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Old Feb 1st 2017, 8:33 am   #1
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Default Getting close to retirement UK Pesions, what to do?

I have just received a letter from 1 of the 3 UK pension schemes. It matures in March (Benefit date age 60). The other two are 5 years away (i.e. mature when I'm 65).

The one in question is a little different. When I left the company I had financial advice given to transfer from the Company Scheme (when PEP's were the rage). It actually became 2 policies in 2001 as a result of the "Financial Services Authority's Review of Personal Pension Business".

More recently I think when Norwich became Aviva statements(sic) didn't divulge any useful information about the worth of my policies and having the two confused matters. Anyway I basically need to make a decision about what to do (I thought previous gumpf related to the 2nd redress policy). Letters say go to www.pensionwise.gov.uk, go there and not much help in regards to overseas. Searching online basically results in companies trying to get you to transfer with them via QROPS. I'm loathe to go to any Financial services without knowing and understanding a lot (still waiting a hour later for a download of "A guide to QROPS", guess they might have used that as a scam to get your phone #.

A rough overview of the financial situation is. I'm not working but my Wife is. I have a little under $300k in Super slowly rising (in Diversified Fixed Interest). The pension in question has a transfer amount of close to 44K UK. The GMP is stated as
Quote:
190.32 increased by 7.5% compound for each complete year from 6th April 1990 to the 6th April immediately preceding the attainment by the insured of the State Pensionable Age of 65 ore the Insured's death whichever is the earlier and increasing annually from the State Pensionable Age in respect of that part earned from 6th April 1988 at a compound rate of 3%.
If that comes into play at all. (I have a letter from April 2007 stating a GMP of 1791).

For one of the Other pensions I have a certificate of deferred pension benefit that mentions a GMP of 14.80 a week (from 1997). The other has a GMP of 731.12 (projected to 6097) and excess of 2283.53 (projected to 8525.47) totals being 3014.65 (projected 14622.47) dated 1st April 1996.

What I think I'd like to do is get what I can into my Super as I see that as a family investment. My wife is 17 years younger than me and is currently working full time and is likely to remain doing so and we are relatively comfortable living (no mortgage). However I would like to pay as little tax is as possible either end.

A factor that may also come into play is that my mother passed away last year and there could be some inheritance.

I also have concerns for others in a similar predicament, especially considering that I'm normally pretty clued up on these sort of things.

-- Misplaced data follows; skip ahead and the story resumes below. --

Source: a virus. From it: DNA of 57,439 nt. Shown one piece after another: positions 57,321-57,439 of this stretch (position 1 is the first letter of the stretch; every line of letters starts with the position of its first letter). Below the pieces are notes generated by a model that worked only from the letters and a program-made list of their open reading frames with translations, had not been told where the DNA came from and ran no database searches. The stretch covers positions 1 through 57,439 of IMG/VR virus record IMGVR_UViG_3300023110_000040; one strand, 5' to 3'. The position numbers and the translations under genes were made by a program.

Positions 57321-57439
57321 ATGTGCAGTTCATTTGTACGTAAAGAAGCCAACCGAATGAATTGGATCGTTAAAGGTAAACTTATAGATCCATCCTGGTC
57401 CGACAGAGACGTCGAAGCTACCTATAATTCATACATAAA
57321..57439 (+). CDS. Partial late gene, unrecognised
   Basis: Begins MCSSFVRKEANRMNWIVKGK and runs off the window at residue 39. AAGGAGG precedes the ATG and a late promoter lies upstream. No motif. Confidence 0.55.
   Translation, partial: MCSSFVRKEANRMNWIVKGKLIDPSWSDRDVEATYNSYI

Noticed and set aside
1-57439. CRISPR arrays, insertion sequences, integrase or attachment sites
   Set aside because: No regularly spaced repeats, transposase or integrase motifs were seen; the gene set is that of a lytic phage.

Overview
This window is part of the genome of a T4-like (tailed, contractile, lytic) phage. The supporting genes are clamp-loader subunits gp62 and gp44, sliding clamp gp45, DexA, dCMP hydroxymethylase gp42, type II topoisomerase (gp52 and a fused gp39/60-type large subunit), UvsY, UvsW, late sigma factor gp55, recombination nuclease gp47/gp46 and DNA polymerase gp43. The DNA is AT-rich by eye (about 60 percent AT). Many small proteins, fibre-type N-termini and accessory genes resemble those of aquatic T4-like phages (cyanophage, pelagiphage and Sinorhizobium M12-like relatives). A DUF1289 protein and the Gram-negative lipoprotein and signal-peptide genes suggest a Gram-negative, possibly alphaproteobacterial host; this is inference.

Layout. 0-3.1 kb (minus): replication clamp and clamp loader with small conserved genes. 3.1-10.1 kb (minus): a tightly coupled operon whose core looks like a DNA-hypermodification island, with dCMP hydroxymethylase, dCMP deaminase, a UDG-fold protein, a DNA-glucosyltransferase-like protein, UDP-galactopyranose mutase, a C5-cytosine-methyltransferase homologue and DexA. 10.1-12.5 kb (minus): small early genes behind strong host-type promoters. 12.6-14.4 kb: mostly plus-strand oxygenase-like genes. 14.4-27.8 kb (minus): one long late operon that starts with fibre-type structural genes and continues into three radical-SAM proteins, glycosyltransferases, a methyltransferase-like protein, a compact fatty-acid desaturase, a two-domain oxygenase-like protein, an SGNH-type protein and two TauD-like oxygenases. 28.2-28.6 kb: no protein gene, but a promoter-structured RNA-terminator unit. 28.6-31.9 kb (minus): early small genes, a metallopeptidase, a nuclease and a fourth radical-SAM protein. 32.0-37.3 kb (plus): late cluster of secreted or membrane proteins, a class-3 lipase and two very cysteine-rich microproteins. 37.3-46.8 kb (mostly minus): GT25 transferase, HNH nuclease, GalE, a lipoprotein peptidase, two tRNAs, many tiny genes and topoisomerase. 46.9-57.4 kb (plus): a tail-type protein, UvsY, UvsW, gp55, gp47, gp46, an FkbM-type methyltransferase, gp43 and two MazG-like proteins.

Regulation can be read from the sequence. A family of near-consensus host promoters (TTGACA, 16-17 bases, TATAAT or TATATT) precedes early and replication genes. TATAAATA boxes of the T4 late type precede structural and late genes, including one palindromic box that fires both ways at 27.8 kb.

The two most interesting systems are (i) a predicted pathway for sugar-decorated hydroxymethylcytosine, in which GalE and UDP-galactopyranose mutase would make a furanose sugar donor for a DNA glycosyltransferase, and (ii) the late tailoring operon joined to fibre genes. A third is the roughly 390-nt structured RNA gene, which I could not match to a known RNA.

Came here and handled residency on my own, even catching them out trying to whack the two year wait on me (I had a son).

When the Child Support legislation, especially the formula, changed in 2008 I had written an online CS Calculator that even today is used by some in the CSA in preference to the limited and more awkward official online calculator.

I was a Tax-Help volunteer for a year (liked helping but not some of the things that went on e.g. the ATO tendency to consider everyone a criminal).

I've done my own tax, my wife's and my son's every year (mine since coming here in 98). I even did 5 years of late returns for my Wife. But this pension stuff I find daunting.
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Old Feb 9th 2017, 1:34 am   #2
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Default Re: Getting close to retirement UK Pesions, what to do?

So, you want to know if you should transfer one of your 3 uk pensions to your Oz fund? Short answer is that you need some financial advice - its complicated and your decision will depend on your circumstances.

Firstly you have to deal with two separate tax systems that handle pensions completely differently. You do not want a tax bill in two countries. For example QROPS has changed - this is the list of those the HRMC approve.
https://www.gov.uk/government/public...ions#australia
If your fund in Oz is not on this list you are unlikely to be able to do a direct transfer without incurring tax.
You can take a lump sum out your UK fund, but you would pay tax on that in Oz
You need to think about whether you want the money here, when its in AUD, or in the UK paying you a specific sum, subject to currency fluctuations and income tax.
You may have more options now you are 60, but this is a minefield and you need a specialist.

They should be able to explain to you clearly what your options are. I'm afraid its not going to be free.
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Old Feb 9th 2017, 2:58 am   #3
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Default Re: Getting close to retirement UK Pesions, what to do?

Scotty1, I've spent most of my time since originally posting looking into this. The first fund is what they call a S32, buyout policy or a Defined Contribution.